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Customer Review

on February 26, 2003
Religious faith is probably the single most important idea in the Western world. It has compelled people to travel to distant lands, to help those less needy, to give up fortunes to those in need and to dedicated one's life to service and/or study of a higher power. Wells does not contest this. More refreshingly, he does not address the issue with the anger, scorn or vicious condescension often found in works like this. (Don't authors who engage in this invective realize how they sabotage whatever hope there was of making a point?)
Wells has been "preaching" the Gospel of a Christianity without a historical Jesus for some time. His series on this subject contains brilliant insights though the themes are repetitive. To wit, there is no external documented record of the man "Jesus" (besides an interpolated Josephus), Paul seems never to have heard of a Jesus of history, the Christ story is like others of that time, Paul was either mixed up or refining a philosophy involving the ancient "Wisdom" doctrines, etc...
What bothers me about his conclusions is that for some reason a group of people believed in "Someone" enough to die for this belief. This in itself is not radical: There are numerous incidents of apparently rational people defending to the death such ideologies as fascism, communism, racism and tribalism. The actions of the first Christians make sense only if they truly believed that their Savior was a real person at one time. The weakness in Well's thesis is explaining how early believers totally misconstrued Paul's message in an amazingly twisted act of interpretation. Even more, how did the whole idea of Jesus story get started?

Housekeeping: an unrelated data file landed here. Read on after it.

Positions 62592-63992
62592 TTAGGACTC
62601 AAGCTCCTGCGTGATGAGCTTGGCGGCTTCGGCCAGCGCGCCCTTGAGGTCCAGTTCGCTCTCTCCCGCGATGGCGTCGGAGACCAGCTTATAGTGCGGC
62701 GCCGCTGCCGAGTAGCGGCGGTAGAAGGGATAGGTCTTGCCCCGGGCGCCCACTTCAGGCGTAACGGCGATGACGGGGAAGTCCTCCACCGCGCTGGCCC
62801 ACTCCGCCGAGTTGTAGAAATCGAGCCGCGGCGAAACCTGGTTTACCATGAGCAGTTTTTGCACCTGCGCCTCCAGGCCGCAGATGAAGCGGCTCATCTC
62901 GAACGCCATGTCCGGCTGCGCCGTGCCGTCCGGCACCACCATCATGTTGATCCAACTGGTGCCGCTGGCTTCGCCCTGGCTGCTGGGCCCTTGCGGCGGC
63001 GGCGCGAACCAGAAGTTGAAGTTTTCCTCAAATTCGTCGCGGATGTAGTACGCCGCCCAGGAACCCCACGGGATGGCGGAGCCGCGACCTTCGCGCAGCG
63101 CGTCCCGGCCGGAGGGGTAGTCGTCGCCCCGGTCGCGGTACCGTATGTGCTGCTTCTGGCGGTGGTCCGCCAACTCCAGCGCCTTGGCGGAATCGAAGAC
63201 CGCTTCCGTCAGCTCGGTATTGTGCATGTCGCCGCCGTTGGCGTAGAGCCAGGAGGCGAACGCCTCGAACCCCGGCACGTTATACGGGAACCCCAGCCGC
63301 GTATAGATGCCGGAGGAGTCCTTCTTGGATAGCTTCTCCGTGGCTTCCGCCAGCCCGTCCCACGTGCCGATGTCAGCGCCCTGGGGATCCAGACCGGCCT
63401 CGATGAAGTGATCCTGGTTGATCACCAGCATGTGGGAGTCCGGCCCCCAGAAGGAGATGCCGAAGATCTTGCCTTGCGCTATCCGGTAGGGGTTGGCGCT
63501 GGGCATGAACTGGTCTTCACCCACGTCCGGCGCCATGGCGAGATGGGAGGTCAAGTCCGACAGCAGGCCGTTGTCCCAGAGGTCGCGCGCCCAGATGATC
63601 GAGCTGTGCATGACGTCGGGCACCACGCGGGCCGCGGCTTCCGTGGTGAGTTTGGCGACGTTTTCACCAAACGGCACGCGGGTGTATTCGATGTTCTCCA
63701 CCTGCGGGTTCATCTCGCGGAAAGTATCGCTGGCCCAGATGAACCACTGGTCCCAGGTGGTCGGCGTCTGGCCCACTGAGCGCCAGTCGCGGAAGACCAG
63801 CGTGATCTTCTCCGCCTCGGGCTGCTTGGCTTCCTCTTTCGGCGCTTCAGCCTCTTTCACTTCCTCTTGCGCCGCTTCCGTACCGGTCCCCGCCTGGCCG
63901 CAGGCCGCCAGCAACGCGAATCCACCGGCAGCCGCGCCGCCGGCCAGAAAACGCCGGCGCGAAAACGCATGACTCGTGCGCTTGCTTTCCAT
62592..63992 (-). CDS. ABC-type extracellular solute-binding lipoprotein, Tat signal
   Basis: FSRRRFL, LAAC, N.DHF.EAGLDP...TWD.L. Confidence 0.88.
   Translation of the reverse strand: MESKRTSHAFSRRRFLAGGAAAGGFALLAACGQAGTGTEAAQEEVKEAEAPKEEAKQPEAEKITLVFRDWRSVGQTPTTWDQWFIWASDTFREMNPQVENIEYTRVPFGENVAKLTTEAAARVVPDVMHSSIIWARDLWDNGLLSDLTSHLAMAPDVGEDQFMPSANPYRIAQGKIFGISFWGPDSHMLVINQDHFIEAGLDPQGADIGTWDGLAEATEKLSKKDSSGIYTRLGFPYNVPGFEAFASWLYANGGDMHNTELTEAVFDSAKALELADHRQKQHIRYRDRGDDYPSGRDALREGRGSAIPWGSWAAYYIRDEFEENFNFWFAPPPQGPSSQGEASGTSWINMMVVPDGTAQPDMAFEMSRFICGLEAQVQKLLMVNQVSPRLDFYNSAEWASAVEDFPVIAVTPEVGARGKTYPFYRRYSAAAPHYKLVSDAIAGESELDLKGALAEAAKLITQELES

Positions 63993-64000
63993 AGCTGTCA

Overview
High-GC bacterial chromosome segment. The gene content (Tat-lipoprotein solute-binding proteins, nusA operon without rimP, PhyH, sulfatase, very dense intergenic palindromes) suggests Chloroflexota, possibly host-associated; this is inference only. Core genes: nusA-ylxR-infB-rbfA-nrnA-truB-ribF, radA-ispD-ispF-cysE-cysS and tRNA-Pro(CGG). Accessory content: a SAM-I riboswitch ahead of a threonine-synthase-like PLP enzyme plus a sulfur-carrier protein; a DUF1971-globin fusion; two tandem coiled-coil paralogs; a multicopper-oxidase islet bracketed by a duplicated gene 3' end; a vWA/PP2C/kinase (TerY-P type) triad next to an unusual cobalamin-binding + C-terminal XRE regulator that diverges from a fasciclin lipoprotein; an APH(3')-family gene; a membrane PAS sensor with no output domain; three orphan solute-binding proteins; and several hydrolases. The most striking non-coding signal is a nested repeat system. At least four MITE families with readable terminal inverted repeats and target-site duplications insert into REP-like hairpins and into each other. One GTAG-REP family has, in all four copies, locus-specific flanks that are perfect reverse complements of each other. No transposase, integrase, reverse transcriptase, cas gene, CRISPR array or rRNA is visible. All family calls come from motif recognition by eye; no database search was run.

Wells is best at using scholarship to highlight obvious changes or additions to the text, to point out contradictions or more revealingly - how the life of Jesus became more detailed as one moved further from the date he lived. Paul seems to have matched "someone" with several unrelated prophecies in the Old Testament and arrived at a new theology. He seems totally unaware of a historical "Jesus" - only a risen "Christ". This is reminiscent of the modern German school of Bibical criticism that accepts a Jesus of faith if not a Jesus of history - a preposterous viewpoint in my opinion.
Not only is Wells fair, he is also just, quoting scholars with differing opinions and admitting the possibility of truth to their ideas. The book contains numerous footnotes, references to hosts of scholarly works and an excellent bibliography. This is an excellent book sure to provoke discussion.
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